The kid’s playground was the old style colourful metal play equipment that would not pass safety laws in Australia, but all the kids seemed to enjoy it and nobody got hurt. Our daughter’s favourite was the ride on the miniature train.

We went to my favourite shoe shop in town, Bata, which had the cheapest kids shoes ever. There were many grand buildings in Nuwra Eliya- the bank, the post office and the Grand Hotel. We stopped at the famous Hill Club, but didn’t venture inside as we were not properly attired and were tired from all our playing in the park.

The next part of our drive wound through Mackwoods Tea Estate, past Ramada Falls to a lookout point over Kotamale Lake. We were getting higher and also prettier. Another drive past Kotamale Dam and we reached our destination- my  aunt and and uncle’s boutique tea estate and homestay- Ebony Springs.

My uncle Bernard had worked for many years at several of the large tea estates Upcountry and had recently decided to branch out on his own with speciality white teas. The statue of Letchmi the tea plucker had been rescued from a previous place of employment and now stood at the front gates as the icon of estate.

We spent a little time out eating the lovely food that my aunt Pauline and her helpers prepared- fresh sambal, curry crab and hoppers. We played karum, read and played with the dogs.

I went inside my uncle Bernard’s small factory where his three workers cut and hand rolled tealeaves into various shapes and sizes. Equipment, now out-dated in the bigger more automated factories, found its home here for drying and sorting the tea.

My uncle Bernard’s favourite invention was the tea urchins that opened up like a lotus flower when hot water was poured on them. Ahh bliss!

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Ella, 2015

On the way to Ella my parents, husband, daughter and I stopped at Kudwella. We took a short walk past stalls of dried fish to the Ho-o-maniya blow hole- and boy did it blow! The water was bright blue against the dark rocks and stretched far into the horizon.

The next part of the drive took us through Udawalewe National Park and we were lucky enough to stop and see an elephant on the side of the road by a lake. A local bus had also stopped and he seemed to enjoy the attention.

It was raining by the time we started climbing into the hills, but that didn’t stop me jumping out to take a picture of Rawana Falls. Our daughter was sick after all the winding roads so we were glad to reach our accommodation for a couple of nights at the Zion View Hotel.

And what a view it was- right across to Ella Rock. The restaurant had the best views from the top floor and they also had a handy kids play area with a swing and other toys. We met another family with a young boy and our daughter was in play date heaven.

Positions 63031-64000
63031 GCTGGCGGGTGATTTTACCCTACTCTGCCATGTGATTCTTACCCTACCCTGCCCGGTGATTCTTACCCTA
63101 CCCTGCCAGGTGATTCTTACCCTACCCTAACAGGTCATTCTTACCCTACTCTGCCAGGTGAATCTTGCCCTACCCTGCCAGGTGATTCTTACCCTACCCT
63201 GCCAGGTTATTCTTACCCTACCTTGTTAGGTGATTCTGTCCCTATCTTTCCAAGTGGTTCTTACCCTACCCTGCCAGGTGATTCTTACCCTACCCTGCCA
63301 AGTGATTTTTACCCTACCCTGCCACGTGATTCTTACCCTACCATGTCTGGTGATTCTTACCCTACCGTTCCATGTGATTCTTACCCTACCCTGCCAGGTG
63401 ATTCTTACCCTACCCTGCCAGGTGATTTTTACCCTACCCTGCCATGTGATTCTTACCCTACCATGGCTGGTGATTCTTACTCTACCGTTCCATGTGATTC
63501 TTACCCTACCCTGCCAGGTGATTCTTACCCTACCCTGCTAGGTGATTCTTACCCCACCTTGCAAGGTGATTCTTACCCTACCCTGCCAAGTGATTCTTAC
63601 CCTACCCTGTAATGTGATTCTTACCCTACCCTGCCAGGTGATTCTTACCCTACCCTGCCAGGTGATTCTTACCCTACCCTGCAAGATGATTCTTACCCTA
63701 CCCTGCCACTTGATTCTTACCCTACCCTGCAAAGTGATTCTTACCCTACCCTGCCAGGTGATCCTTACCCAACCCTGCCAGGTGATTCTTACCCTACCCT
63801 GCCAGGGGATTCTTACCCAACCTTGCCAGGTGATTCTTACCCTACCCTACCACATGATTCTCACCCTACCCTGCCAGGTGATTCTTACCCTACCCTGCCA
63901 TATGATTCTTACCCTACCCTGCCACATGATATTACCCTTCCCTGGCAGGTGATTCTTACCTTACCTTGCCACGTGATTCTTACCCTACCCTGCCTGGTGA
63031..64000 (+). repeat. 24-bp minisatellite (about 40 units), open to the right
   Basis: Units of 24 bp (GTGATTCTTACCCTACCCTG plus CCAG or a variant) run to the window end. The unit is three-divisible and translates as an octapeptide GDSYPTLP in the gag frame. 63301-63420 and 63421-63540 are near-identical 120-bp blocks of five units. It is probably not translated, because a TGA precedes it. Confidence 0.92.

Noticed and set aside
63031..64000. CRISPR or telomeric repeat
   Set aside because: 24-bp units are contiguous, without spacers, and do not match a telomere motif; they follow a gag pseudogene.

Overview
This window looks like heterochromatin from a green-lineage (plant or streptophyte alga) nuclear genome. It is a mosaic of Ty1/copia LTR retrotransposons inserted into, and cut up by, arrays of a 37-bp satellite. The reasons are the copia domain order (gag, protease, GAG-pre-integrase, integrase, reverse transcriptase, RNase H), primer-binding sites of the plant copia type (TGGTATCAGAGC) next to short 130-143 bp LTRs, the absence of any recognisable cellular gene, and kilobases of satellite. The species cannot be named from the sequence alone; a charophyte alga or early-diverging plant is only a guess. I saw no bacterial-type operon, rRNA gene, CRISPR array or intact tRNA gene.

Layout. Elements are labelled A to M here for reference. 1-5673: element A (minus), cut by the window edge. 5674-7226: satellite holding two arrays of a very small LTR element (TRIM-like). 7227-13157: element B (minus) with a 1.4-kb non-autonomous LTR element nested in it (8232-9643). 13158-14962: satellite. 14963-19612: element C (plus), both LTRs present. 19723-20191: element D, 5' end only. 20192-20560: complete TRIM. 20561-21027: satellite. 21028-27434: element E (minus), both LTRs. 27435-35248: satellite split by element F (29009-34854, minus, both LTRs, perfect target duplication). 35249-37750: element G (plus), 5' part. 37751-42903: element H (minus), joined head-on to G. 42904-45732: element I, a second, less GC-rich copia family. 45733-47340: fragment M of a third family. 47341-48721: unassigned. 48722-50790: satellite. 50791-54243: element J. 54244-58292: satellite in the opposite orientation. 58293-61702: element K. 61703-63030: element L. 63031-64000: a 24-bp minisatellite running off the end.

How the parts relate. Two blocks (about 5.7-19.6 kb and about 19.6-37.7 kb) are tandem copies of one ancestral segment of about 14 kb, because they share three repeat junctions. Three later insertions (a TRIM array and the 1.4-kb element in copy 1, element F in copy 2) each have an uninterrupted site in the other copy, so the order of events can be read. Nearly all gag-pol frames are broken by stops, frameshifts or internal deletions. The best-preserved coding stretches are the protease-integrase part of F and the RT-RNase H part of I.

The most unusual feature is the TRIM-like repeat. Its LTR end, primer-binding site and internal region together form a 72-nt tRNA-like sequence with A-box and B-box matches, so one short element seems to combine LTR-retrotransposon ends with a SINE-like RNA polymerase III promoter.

Our family room was a couple of floors down, but still had an amazing view of the rock, Ella Gap and Rawana Falls with a strategically placed hammock on the balcony to watch it from. Early morning sunrises with the little one didn’t seem so bad sitting there with her as the morning fog lifted to reveal the view.

My husband and I ventured into the small town for supplies and stumbled upon a film crew shooting. It was a fight scene so most of the locals were watching excitedly. We also found one of the many funky new cafes that have cropped up in Ella.

Not brave enough to climb through the gap to and up Ella Rock, I was still glad that we had come to see such a beautiful place and taken in the peaceful hill town.

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Mirissa, 2015

Mirissa was the required beach rest stop that my husband requested for our Sri Lankan trip. We stayed at the Paradise Beach Club on the recommendation of a relative whip worked in the travel industry and it did not disappoint.

Our room had a view of palm trees and the quiet end of the beach from the balcony and was air conditioned. The hotel also had a pool, bar and reastaurant that served good food, not too expensively.

The beach itself was gorgeous and we spent most days strolling one way and then the other, especially at sunset. The tides rose high in the evenings and occasionally took out one of the resatuarants on the beach that served fresh seafood.

We found a roti and hopper stand in town, the former proving quite popular with my daughter when paired with a cold ginger beer. She also enjoyed swimming in the pool everyday, and probably just being out of the van for a few days.

One day we walked all the way to the island at the northern end of the beach. The island was connected to the mainland at low tide and you could climb up a staircase for a view back to the beach. On the way we passed bars, fresh coconut stalls and whale watching cruise sellers.

On our last night we had a sunset dinner while we watched surfers take to the waves and finished off with stage dancing with the little one, before it was bedtime. It was lovely falling asleep listening to the waves and I was glad that we had taken the time to slow down and enjoy some relaxing luxury on the beach.